Do I believe that human trafficking and abuse among prostitutes exists? Yes. Of course I do. Just as I believe exploitation and abuse exists in EVERY industry, be it religion, politics, the workforce, etc. This is why Samuel Gompers, so many years ago, created a union as human beings carry a natural propensity to exploit others. When and where do they exert this propensity of abuse? Whenever they can in whatever circumstances they can.

Yet there is no easier context for exploitation and abuse than the unregulated sex industry. Why? Because it is illegal.

If one were to use the exploited and abused argument to argue against prostitution–which is severely more pronounced in the sex industry than most others–I would contend that this argument provides an even stronger reason to legalize prostitution and allow them to form unions and benefit from law enforcement when needed.  Why? Because regardless of one’s personal moral stance on prostitution, it is going to happen anyway, with or without government protection.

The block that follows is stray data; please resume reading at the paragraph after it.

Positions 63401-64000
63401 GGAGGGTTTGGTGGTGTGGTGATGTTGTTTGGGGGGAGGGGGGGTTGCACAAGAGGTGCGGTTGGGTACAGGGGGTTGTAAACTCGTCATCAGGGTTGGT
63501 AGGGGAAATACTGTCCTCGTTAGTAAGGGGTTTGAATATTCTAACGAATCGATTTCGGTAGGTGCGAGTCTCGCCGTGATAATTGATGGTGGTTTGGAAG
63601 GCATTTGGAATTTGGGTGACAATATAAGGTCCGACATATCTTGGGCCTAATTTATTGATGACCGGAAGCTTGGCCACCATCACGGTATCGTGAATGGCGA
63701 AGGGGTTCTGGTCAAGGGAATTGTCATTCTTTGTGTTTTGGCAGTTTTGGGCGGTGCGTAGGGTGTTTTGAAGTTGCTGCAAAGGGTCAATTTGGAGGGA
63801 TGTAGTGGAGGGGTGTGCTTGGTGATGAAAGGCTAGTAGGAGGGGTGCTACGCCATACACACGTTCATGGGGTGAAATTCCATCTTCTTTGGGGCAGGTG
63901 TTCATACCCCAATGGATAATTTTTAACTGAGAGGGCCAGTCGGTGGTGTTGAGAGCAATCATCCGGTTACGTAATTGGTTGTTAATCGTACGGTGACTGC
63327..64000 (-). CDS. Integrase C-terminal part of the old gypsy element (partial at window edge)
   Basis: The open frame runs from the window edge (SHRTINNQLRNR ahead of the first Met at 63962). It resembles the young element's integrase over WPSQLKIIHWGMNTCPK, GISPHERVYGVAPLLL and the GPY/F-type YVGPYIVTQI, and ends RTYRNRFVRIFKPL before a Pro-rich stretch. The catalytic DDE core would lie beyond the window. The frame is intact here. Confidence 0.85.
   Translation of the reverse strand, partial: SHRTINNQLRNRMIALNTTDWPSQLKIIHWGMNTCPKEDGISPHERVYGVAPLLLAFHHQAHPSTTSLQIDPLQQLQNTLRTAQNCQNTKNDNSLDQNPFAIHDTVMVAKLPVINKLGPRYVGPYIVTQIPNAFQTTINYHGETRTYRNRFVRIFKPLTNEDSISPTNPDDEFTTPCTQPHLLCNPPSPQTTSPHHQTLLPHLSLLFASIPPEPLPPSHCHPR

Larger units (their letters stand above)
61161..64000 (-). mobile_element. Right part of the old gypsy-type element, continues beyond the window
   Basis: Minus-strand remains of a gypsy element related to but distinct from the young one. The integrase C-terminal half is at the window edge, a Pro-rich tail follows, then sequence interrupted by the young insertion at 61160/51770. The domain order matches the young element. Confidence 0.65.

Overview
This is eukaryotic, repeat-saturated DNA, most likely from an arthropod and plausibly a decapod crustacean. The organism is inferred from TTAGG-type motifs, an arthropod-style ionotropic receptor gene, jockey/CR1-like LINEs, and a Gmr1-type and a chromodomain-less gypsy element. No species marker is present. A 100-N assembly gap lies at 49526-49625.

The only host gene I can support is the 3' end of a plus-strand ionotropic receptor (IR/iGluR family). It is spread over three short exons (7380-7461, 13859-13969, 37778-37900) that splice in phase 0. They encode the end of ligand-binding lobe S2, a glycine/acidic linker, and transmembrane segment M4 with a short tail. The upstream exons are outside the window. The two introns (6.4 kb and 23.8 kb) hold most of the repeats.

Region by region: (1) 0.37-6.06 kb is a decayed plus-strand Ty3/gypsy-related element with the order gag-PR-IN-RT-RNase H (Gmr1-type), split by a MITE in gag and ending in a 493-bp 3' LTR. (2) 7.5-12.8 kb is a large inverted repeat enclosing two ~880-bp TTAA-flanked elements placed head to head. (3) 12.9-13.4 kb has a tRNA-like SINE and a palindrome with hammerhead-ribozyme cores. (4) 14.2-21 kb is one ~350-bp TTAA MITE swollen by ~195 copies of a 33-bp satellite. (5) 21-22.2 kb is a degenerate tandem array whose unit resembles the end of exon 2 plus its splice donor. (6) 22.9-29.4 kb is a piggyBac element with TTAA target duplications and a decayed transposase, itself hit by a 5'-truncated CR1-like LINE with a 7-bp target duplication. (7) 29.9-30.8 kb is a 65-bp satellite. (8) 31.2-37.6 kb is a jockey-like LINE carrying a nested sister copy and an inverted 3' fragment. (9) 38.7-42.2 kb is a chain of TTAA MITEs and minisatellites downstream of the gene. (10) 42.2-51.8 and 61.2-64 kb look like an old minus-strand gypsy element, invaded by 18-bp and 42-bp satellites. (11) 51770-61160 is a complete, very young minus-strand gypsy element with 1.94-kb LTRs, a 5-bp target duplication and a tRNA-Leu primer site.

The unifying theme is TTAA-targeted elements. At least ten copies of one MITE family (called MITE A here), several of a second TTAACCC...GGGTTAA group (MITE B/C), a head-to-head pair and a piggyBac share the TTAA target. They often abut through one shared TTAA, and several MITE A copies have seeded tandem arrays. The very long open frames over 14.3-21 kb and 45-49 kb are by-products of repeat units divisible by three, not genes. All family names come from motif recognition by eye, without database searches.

Well, one could safely argue that an anti-legalization stance on prostitution is a stance AGAINST the protection and safety of women.

Consider the analogy of abortion, (please do not misunderstand, I hate abortion more than I hate divorce…but this is a different blog for a different day) regardless of one’s stance on this issue, they are going to happen anyway. We can either make it safe for women or not.

I often then get the question, “Well what if one of your daughters wanted to be a prostitute?” Like any job one of my children wanted to pursue, I would definitely want to make sure they have thought it completely through and are certain it is the right path for them. It would be no different for prostitution. I would want to be assured that she has thought it through completely and it is the correct path for her.

But we cannot just legalize immoral activity just because people are going to do it anyway. People rob banks, should we legalize that?”